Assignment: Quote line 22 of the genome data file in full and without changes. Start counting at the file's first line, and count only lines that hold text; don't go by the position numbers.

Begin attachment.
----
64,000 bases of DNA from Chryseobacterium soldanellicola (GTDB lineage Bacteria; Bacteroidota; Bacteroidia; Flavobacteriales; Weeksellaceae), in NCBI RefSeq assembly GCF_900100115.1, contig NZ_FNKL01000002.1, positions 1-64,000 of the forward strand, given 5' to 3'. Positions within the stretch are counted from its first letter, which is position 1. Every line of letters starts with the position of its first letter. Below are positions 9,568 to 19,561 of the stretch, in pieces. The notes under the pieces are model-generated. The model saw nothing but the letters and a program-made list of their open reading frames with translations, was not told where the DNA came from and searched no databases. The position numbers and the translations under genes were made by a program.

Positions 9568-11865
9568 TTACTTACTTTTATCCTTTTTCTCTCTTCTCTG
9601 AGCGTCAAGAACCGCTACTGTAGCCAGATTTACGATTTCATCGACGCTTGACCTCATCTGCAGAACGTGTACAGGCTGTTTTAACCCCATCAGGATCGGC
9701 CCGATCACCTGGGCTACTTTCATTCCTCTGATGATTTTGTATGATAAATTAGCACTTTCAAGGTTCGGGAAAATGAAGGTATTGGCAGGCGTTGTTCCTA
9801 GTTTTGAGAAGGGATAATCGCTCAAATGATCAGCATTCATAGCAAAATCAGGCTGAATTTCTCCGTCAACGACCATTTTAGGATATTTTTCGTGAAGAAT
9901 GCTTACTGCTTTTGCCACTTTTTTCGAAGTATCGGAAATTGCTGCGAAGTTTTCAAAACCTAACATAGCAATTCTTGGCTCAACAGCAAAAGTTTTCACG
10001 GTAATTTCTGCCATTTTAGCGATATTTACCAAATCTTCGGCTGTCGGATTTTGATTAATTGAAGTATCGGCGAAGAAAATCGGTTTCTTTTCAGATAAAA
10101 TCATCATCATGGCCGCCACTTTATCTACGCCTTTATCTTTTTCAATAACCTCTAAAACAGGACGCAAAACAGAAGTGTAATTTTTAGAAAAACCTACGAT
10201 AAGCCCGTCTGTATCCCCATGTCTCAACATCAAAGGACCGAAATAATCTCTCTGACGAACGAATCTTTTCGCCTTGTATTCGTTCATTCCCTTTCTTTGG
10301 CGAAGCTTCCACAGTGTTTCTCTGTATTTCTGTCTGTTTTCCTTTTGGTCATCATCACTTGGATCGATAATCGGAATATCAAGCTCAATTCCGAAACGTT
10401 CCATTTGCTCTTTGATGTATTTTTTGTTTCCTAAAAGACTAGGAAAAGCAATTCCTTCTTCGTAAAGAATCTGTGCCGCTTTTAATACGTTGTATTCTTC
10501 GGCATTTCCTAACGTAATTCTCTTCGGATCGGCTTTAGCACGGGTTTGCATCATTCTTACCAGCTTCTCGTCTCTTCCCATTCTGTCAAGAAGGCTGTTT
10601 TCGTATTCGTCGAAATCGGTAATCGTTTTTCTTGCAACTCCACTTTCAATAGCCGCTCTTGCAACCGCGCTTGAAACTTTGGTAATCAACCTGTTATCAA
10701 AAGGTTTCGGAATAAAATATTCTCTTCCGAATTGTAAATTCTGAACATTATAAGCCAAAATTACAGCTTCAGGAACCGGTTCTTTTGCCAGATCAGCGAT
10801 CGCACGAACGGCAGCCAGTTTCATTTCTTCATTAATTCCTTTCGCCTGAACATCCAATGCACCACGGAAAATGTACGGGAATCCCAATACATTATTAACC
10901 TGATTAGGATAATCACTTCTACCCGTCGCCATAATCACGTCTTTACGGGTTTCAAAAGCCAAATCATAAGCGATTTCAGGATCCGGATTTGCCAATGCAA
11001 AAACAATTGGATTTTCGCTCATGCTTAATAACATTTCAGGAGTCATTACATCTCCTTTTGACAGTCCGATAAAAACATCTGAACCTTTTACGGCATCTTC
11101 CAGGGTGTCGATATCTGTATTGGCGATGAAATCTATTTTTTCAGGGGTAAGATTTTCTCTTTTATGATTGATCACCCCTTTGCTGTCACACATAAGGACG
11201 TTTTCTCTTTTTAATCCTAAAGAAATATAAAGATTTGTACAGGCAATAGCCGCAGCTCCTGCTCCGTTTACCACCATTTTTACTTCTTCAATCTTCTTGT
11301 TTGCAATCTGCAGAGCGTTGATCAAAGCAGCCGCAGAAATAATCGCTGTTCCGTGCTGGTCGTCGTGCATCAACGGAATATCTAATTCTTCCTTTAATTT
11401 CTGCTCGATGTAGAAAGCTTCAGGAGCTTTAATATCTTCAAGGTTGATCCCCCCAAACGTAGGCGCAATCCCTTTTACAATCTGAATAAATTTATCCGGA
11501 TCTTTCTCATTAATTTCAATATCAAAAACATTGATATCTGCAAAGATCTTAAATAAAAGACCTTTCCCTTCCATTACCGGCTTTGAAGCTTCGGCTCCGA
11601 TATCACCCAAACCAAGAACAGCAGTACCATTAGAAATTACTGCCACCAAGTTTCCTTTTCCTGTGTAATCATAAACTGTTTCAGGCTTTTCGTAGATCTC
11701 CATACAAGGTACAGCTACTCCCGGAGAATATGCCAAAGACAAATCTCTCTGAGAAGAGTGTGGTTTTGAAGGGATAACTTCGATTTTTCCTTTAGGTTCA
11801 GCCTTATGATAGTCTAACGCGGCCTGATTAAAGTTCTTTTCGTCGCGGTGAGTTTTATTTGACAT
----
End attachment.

11401 CTGCTCGATGTAGAAAGCTTCAGGAGCTTTAATATCTTCAAGGTTGATCCCCCCAAACGTAGGCGCAATCCCTTTTACAATCTGAATAAATTTATCCGGA